For a moment, she had a thought to ask someone where the principal’s office was, not because she didn’t know but because she just wanted to talk to someone, anyone. She’d known a lot of people in similar circumstances who just wanted to be left alone, who took their phones off the hook, closed the shades, locked their front doors, shut themselves off from the rest of the world. Not she. Being alone was the worst thing she could imagine right now. She needed company almost desperately; needed to talk, to laugh, to cry, to be with people. Looking around, she didn’t see anyone she recognized, though she was sure one of James’ friends would be around somewhere. They’d been by the house many times in recent days. They’d called, they’d written, they’d sent cards, they’d seen her at the funeral. They’d put up a makeshift memorial at the site of the accident, and held an informal tribute at school. Yet she knew that time was passing quickly; the condolence cards would stop, the phone would go silent, the visits would end, the world would go on without her, and without James. As difficult as it was to come here, and to do what she had come to do, it was at least an opportunity to get out of that silent, suddenly empty house, if only for a little while.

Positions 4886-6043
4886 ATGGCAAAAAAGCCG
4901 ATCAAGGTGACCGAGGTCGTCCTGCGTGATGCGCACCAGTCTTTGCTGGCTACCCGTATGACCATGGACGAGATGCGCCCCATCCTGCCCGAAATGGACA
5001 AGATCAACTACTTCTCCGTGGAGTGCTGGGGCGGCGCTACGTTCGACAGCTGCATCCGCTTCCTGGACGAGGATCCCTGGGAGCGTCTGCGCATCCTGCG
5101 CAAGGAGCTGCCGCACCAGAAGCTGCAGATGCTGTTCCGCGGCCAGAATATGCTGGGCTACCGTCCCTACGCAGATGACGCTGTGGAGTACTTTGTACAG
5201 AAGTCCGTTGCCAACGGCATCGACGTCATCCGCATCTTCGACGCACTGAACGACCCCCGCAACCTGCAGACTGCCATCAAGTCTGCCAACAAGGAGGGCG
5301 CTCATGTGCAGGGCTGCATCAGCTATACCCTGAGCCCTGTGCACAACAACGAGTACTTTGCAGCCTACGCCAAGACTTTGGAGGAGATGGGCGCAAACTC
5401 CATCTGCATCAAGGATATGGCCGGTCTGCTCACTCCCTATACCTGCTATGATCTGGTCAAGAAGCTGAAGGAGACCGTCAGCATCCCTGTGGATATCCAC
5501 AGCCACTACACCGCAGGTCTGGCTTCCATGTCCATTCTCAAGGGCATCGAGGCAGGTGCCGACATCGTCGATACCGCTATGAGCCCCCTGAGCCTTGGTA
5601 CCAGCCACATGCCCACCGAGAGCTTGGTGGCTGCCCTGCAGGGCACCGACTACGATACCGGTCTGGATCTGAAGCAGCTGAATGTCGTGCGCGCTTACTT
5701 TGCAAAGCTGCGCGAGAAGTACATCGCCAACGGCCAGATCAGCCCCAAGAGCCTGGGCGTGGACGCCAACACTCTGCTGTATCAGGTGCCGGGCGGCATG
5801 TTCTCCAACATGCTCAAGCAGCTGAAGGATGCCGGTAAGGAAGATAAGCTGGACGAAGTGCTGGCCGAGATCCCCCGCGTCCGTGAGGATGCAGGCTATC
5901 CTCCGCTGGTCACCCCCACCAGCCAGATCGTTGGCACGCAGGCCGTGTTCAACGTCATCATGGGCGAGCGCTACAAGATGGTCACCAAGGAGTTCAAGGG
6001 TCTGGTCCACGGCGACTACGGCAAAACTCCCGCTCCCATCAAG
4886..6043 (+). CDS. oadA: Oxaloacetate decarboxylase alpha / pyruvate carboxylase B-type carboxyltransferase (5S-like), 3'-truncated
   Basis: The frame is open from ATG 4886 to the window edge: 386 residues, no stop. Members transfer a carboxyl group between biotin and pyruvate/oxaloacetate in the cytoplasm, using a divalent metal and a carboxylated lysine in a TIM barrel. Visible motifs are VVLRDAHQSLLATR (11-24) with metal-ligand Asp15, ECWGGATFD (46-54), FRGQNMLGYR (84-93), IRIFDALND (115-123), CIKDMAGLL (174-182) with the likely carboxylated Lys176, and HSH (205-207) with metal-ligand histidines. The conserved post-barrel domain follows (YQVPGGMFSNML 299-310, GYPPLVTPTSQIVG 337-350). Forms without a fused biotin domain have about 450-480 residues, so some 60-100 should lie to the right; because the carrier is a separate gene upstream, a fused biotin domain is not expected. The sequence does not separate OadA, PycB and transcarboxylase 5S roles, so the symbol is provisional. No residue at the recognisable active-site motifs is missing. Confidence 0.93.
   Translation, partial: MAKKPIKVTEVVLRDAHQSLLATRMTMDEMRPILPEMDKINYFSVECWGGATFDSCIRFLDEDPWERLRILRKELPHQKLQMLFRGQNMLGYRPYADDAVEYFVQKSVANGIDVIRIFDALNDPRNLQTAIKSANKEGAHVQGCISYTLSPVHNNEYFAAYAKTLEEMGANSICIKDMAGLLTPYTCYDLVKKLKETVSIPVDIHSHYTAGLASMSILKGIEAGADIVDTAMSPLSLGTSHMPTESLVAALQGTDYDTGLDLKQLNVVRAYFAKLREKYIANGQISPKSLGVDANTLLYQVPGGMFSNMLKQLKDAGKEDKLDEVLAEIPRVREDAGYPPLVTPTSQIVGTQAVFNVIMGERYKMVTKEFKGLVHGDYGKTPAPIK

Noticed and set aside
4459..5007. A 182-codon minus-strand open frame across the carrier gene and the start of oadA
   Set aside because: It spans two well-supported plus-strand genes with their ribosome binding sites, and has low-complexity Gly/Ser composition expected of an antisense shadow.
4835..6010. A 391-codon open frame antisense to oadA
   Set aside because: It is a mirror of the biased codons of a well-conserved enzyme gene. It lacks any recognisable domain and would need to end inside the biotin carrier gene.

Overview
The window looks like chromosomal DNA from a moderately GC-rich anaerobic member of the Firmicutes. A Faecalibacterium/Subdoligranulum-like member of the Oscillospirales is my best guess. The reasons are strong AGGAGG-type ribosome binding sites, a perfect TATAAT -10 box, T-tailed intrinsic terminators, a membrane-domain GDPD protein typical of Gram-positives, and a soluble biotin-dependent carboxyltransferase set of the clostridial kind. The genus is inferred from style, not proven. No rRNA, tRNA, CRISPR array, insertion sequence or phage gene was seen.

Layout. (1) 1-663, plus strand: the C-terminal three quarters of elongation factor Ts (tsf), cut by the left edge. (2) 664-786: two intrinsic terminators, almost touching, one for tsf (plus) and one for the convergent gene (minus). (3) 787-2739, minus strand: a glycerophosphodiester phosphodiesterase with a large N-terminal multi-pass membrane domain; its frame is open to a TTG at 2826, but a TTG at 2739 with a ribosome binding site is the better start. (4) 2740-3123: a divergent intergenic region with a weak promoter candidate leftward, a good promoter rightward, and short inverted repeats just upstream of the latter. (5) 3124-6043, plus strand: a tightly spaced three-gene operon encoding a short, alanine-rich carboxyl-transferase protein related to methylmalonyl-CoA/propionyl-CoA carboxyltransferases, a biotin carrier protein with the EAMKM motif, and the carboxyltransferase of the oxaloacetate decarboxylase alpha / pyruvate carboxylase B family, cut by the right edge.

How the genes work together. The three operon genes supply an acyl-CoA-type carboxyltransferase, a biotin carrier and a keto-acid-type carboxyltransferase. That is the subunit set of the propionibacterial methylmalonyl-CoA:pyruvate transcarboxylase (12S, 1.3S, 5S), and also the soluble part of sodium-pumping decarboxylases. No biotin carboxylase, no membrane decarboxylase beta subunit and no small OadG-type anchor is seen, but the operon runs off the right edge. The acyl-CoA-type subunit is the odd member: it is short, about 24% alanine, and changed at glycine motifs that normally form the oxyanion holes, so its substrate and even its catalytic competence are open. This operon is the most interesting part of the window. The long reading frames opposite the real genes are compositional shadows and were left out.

The last time she’d been to Mr. Williams’ office, he had congratulated her on James’ exceptional performance on the state English exam. They’d discussed beginning his college search by visiting a few local campuses, and had begin compiling a list of schools that might have the right challenging pre-law program for him. None of that mattered now. Somehow she remembered the entire conversation, even though it should have felt like ages ago as she peered through the open door to see the principal seated at his desk.
He looked up and saw her immediately. “Linda,” he said, rising and walking toward the door, “good to see you.”